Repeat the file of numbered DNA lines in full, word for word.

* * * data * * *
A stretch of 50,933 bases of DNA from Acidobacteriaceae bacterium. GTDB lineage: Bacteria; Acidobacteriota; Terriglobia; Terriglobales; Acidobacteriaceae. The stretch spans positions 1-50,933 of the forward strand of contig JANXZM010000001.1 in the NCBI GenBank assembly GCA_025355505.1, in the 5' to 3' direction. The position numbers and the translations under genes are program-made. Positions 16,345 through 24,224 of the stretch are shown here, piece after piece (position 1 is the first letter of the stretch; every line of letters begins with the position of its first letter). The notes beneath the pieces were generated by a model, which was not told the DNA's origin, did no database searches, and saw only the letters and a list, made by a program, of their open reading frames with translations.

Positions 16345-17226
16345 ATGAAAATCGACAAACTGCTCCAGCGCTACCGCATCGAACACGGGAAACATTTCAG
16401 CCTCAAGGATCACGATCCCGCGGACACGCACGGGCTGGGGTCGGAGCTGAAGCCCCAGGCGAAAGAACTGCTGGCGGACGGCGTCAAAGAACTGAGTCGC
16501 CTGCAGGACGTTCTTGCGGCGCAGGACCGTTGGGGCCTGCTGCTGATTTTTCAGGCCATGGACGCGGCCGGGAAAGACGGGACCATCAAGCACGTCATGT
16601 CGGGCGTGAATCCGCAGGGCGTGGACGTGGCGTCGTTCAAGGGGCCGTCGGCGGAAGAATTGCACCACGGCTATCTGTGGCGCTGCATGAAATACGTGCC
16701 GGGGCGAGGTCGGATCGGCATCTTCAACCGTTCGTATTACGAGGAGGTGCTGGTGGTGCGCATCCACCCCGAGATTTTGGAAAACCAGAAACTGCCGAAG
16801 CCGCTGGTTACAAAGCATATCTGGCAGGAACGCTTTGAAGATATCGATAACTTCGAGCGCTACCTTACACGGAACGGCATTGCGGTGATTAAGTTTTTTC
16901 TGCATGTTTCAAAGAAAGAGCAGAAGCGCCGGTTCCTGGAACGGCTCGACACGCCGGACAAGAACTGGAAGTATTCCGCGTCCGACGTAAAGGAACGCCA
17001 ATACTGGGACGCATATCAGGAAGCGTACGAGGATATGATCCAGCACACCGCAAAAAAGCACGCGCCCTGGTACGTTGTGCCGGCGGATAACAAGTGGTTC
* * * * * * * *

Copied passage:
A stretch of 50,933 bases of DNA from Acidobacteriaceae bacterium. GTDB lineage: Bacteria; Acidobacteriota; Terriglobia; Terriglobales; Acidobacteriaceae. The stretch spans positions 1-50,933 of the forward strand of contig JANXZM010000001.1 in the NCBI GenBank assembly GCA_025355505.1, in the 5' to 3' direction. The position numbers and the translations under genes are program-made. Positions 16,345 through 24,224 of the stretch are shown here, piece after piece (position 1 is the first letter of the stretch; every line of letters begins with the position of its first letter). The notes beneath the pieces were generated by a model, which was not told the DNA's origin, did no database searches, and saw only the letters and a list, made by a program, of their open reading frames with translations.

Positions 16345-17226
16345 ATGAAAATCGACAAACTGCTCCAGCGCTACCGCATCGAACACGGGAAACATTTCAG
16401 CCTCAAGGATCACGATCCCGCGGACACGCACGGGCTGGGGTCGGAGCTGAAGCCCCAGGCGAAAGAACTGCTGGCGGACGGCGTCAAAGAACTGAGTCGC
16501 CTGCAGGACGTTCTTGCGGCGCAGGACCGTTGGGGCCTGCTGCTGATTTTTCAGGCCATGGACGCGGCCGGGAAAGACGGGACCATCAAGCACGTCATGT
16601 CGGGCGTGAATCCGCAGGGCGTGGACGTGGCGTCGTTCAAGGGGCCGTCGGCGGAAGAATTGCACCACGGCTATCTGTGGCGCTGCATGAAATACGTGCC
16701 GGGGCGAGGTCGGATCGGCATCTTCAACCGTTCGTATTACGAGGAGGTGCTGGTGGTGCGCATCCACCCCGAGATTTTGGAAAACCAGAAACTGCCGAAG
16801 CCGCTGGTTACAAAGCATATCTGGCAGGAACGCTTTGAAGATATCGATAACTTCGAGCGCTACCTTACACGGAACGGCATTGCGGTGATTAAGTTTTTTC
16901 TGCATGTTTCAAAGAAAGAGCAGAAGCGCCGGTTCCTGGAACGGCTCGACACGCCGGACAAGAACTGGAAGTATTCCGCGTCCGACGTAAAGGAACGCCA
17001 ATACTGGGACGCATATCAGGAAGCGTACGAGGATATGATCCAGCACACCGCAAAAAAGCACGCGCCCTGGTACGTTGTGCCGGCGGATAACAAGTGGTTC